Worksite Wellness Gets a Boost From Health Reform
Workplace initiatives that use financial rewards to motivate people to take charge of their health are getting a helping hand.
The Affordable Care Act includes several provisions to support employer-sponsored wellness programs.
"Worksite wellness plans make an awful lot of sense, but only if people participate in those programs because you can't require folks to do that," said Dr. Larry J. Luter, chief medical officer of Meritain Health, which manages self-funded employer health benefit plans. "You can charge them more if they don't, but you can't mandate it, and what I want folks to do is participate in it because it's going to help you understand what your personal health risks are."
Beginning this year, businesses with 100 or fewer employees -- companies that have traditionally not had the workforce or resources to offer weight management, fitness and smoking cessation classes -- may be eligible for federal grants to establish a worksite wellness program.
The legislation provides $200 million over five years for grants to employers who did not have a wellness program in place as of March 23, 2010, when the law was enacted, and whose employees work 25 or more hours a week.
The law also includes provisions to support existing wellness programs.
Beginning in 2014, people already enrolled in an employer-based health plan may be offered larger rewards for participating in the company's wellness program.
HIPAA, the Health Insurance Portability and Accountability Act, prohibits health plans from discriminating against individuals based on health factors. That means employers cannot charge different premiums or impose different deductibles and co-pays based on whether a person has high blood pressure, for example.
But HIPAA makes an exception for wellness programs, as long as those programs meet certain requirements.
An employer, for instance, can offer a reward to individuals for meeting certain results on biometric screenings as long as the program meets certain requirements:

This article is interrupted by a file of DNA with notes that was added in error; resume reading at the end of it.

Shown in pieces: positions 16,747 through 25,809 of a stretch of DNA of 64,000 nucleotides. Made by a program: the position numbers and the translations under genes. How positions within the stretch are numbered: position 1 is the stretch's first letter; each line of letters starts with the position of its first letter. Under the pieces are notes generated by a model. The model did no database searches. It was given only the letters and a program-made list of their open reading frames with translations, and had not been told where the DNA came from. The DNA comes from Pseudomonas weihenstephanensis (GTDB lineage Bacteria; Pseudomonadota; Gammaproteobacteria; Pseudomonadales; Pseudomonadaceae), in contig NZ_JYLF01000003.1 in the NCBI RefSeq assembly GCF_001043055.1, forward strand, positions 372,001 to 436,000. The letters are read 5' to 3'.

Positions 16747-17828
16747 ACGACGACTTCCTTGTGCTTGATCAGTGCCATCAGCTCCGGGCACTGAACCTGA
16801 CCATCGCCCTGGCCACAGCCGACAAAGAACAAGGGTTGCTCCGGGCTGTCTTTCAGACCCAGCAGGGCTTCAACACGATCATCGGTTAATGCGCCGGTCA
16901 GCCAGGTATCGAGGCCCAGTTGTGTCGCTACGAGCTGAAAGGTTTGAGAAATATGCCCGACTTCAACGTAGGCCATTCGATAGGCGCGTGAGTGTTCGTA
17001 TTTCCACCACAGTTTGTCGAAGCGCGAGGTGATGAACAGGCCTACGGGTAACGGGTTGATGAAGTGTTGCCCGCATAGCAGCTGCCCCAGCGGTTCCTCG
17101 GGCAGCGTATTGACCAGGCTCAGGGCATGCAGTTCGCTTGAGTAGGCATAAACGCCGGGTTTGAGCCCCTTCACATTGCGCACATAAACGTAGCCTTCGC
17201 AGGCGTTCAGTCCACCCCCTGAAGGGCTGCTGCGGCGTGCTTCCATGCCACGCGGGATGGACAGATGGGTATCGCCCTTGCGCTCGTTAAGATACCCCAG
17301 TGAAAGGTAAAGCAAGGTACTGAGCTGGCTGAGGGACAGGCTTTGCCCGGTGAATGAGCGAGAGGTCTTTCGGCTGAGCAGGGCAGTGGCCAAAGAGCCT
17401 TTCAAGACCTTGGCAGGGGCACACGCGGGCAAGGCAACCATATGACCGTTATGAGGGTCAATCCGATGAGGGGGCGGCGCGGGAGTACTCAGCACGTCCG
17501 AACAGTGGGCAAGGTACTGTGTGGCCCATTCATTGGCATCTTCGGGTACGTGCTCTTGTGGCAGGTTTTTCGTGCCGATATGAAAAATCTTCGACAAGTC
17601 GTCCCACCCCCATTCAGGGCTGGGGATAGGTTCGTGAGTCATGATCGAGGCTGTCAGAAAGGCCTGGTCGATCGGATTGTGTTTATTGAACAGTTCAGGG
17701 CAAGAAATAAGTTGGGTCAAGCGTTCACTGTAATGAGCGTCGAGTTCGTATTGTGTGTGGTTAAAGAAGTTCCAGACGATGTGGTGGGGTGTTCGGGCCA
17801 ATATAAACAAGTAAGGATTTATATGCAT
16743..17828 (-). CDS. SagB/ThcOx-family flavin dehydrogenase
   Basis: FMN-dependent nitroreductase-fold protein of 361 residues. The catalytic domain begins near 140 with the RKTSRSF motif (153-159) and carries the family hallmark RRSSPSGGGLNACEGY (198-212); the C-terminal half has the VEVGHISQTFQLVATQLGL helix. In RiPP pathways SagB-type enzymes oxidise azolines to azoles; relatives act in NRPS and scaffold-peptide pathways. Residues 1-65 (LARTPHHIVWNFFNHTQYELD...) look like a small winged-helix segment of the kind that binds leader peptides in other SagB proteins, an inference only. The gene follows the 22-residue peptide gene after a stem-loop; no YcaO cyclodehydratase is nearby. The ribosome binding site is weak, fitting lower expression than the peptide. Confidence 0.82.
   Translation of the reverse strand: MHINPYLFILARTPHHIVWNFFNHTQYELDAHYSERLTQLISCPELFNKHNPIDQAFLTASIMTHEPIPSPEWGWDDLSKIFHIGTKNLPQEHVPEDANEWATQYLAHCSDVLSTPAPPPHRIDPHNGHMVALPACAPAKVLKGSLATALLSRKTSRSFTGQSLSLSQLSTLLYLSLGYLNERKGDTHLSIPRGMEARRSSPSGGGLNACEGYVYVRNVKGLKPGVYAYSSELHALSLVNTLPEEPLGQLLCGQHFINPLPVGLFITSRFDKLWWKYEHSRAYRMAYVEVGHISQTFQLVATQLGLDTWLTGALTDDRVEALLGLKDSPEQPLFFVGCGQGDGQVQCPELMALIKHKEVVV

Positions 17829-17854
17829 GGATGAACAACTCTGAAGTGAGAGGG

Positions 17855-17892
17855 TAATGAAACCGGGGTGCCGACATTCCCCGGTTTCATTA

- Eligible individuals must be able to qualify for the reward at least once a year.
- The program must be available to all similarly situated individuals.
- It must be reasonably designed to promote health and prevent disease.
- The program must allow a reasonable alternative to obtain the reward for anyone who cannot satisfy the standard because of a medical condition.
- All terms of the program must be disclosed in all materials.
There's a strict limit on the amount that an employer can offer as an incentive for participating in a wellness program.
"Right now, what the law says is the premium differential between somebody who participates voluntarily and somebody who chooses not to participate can't be more than 20 percent," explained Andrea L. Balogh, Meritain Health's executive vice president and general counsel. "What the law changes is it boosts that differential to up to 30 percent, potentially up to 50 percent, and that's at the discretion of the secretary of Health and Human Services."
The hope is that the larger difference in premiums will persuade more people to participate.
Physicians should look at worksite wellness, including biometric screening programs, as a way to enhance patient education and follow-up, Luter explained.
"What I want physicians to do is embrace the [test] results that patients can then bring in to them," he said, adding that it's OK if they might not be exactly what you would have ordered. "Use those results because, when you start to talk about somebody's risk factors, you're going to get their attention," he said. "Show what they can do to address their personal risk because their personal risk is going to be different from their co-workers'."
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